Working Papers

Are some autocracies more likely to be pressured by the international community towards democratization than others? And are those regimes more likely to democratize? This article argues that “economic clout” is a crucial factor in determining whether the international community will apply democratic sanctions to an autocracy after a “trigger event” such as a pro-democratization protest. Economic clout is defined as the extent of economic influence over the international community by an autocratic regime. High levels of economic clout (HEC) prompt international trade partners not to pressure the regime to democratize in order to maintain the favorable economic status quo that allows them to benefit from the economic gains from trade with the autocracy, thus not incurring in extra costs. By employing an innovative staggered Difference-in-Differences design with a multi-value treatment, this article provides strong empirical evidence that this selection effect has consequences for the democratization prospects of autocracies.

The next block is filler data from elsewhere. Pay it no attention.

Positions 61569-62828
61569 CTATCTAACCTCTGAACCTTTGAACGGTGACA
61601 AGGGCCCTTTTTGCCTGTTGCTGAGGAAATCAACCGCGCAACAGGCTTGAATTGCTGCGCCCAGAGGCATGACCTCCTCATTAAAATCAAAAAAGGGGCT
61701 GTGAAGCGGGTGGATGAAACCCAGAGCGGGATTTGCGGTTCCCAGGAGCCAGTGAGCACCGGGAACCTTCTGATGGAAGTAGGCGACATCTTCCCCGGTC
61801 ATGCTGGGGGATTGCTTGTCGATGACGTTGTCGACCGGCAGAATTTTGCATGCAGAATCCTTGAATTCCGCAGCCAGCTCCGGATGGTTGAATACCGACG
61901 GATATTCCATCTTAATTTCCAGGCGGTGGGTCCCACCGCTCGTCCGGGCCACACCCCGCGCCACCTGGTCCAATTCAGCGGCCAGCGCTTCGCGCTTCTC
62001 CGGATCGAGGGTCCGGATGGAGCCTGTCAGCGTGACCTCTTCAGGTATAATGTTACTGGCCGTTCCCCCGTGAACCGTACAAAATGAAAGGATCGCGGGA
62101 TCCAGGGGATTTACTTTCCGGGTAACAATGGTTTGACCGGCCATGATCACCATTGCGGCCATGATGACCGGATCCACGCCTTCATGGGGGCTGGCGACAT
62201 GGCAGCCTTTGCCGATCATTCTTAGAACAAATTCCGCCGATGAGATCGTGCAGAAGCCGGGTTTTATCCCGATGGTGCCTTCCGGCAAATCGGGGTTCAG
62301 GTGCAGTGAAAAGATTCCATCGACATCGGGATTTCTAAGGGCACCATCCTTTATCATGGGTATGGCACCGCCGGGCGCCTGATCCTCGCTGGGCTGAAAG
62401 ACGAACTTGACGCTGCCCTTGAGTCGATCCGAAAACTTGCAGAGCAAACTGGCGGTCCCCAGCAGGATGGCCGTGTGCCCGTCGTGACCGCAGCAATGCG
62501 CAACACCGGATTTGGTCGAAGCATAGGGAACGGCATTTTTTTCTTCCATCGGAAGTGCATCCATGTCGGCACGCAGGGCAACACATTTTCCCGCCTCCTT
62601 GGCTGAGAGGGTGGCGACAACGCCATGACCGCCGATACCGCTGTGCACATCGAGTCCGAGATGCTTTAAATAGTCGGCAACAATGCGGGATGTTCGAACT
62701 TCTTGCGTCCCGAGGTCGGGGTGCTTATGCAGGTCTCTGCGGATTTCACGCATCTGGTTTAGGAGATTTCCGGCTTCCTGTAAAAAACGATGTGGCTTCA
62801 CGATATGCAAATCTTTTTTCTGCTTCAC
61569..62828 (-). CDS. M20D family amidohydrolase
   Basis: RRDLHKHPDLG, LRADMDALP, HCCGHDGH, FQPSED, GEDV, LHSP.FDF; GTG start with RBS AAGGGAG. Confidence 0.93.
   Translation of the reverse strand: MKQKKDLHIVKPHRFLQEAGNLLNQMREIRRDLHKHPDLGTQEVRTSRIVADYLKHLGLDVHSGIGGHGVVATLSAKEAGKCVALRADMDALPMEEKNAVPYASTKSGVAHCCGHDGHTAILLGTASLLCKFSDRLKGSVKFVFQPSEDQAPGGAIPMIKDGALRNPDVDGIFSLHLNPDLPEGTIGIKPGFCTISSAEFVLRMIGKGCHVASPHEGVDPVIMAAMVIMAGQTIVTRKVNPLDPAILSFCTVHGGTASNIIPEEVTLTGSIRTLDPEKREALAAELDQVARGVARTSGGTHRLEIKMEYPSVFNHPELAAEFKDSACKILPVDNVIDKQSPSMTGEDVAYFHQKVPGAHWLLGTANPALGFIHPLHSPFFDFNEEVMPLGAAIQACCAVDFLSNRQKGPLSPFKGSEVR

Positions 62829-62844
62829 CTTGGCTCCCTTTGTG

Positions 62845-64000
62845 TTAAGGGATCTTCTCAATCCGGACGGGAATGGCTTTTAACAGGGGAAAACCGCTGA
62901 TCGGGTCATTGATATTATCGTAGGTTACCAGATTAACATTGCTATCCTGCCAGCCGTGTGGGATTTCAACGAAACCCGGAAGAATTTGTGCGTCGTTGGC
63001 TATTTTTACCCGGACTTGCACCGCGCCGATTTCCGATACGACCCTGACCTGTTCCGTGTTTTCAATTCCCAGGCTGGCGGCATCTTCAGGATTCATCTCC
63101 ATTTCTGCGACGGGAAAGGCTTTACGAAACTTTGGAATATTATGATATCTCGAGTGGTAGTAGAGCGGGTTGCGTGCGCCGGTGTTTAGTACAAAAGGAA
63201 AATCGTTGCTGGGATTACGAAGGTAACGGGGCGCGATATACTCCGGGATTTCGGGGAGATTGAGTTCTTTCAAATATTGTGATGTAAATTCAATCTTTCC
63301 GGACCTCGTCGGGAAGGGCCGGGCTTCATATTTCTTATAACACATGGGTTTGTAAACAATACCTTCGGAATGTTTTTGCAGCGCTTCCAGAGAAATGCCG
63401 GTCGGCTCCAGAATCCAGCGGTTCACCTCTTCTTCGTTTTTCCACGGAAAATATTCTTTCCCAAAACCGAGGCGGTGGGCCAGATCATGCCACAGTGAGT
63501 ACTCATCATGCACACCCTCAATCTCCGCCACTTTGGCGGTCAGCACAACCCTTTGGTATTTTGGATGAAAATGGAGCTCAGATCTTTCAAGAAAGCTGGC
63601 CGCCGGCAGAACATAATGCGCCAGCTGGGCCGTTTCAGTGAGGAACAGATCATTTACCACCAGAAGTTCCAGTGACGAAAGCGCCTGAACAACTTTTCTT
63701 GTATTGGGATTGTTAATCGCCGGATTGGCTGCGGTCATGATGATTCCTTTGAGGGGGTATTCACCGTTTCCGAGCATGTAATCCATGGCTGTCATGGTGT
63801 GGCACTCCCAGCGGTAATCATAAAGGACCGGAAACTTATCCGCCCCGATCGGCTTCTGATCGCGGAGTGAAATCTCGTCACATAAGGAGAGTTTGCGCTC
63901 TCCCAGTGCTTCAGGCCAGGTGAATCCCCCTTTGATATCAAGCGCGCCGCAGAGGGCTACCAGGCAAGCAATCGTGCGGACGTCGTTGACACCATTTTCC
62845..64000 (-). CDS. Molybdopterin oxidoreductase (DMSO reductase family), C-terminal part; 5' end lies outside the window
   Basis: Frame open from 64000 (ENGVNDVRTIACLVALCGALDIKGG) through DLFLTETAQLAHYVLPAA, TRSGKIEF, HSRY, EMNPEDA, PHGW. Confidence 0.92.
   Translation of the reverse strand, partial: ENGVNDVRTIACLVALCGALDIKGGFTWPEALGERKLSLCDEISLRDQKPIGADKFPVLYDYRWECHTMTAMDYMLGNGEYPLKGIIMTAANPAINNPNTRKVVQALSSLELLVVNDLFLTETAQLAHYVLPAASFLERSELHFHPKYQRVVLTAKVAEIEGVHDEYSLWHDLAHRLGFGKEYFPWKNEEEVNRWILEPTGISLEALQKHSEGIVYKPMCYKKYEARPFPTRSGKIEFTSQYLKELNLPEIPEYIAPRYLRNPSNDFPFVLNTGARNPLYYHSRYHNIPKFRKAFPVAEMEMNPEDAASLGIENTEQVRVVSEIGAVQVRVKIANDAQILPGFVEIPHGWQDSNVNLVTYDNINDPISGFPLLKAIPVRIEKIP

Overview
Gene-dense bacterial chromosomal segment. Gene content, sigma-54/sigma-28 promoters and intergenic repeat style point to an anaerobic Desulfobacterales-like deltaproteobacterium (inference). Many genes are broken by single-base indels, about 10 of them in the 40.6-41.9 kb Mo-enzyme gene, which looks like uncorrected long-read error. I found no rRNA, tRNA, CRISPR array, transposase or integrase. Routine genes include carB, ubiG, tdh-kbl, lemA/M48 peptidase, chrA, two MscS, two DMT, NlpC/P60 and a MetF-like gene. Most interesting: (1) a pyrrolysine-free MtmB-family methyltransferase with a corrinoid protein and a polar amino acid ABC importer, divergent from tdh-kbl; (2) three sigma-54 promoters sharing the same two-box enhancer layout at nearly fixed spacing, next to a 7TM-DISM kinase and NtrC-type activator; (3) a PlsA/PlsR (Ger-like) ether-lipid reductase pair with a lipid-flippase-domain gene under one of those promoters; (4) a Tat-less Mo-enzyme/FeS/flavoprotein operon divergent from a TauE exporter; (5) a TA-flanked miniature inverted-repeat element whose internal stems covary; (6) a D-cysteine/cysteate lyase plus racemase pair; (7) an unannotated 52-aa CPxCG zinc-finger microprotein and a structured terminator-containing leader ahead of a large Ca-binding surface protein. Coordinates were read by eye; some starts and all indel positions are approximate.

• The Dominance of Women Leaders and the Far-Right: Causes and Consequences

  • Homo Sovieticus or Homo Economicus? Measuring the Impact of Indoctrination and Welfare Redistribution on the Vote for Communism in Russia

  • Authoritarian Rule and Party System Fragmentation (with Elias Dinas and Ksenia Northmore-Ball)

  • Rent-Seeking and Public Investment Choices (with André Azevedo Alves)
Book Chapter
  • Azevedo Alves, André, and Catarina Leão. “Controlo Democrático do Orçamento.” In Orçamento, Economia e Democracia: Uma Proposta de Arquitectura Institicional, edited by Abel Mateus, 271-296. Lisbon: Fundação Francisco Manuel dos Santos, 2018.
  • Leão, Catarina, “About Tradition in Karl Popper: Does a Popperian Open Society require a grounding in a Shared Tradition?”, Nova Cidadania, Spring 2014, no. 52.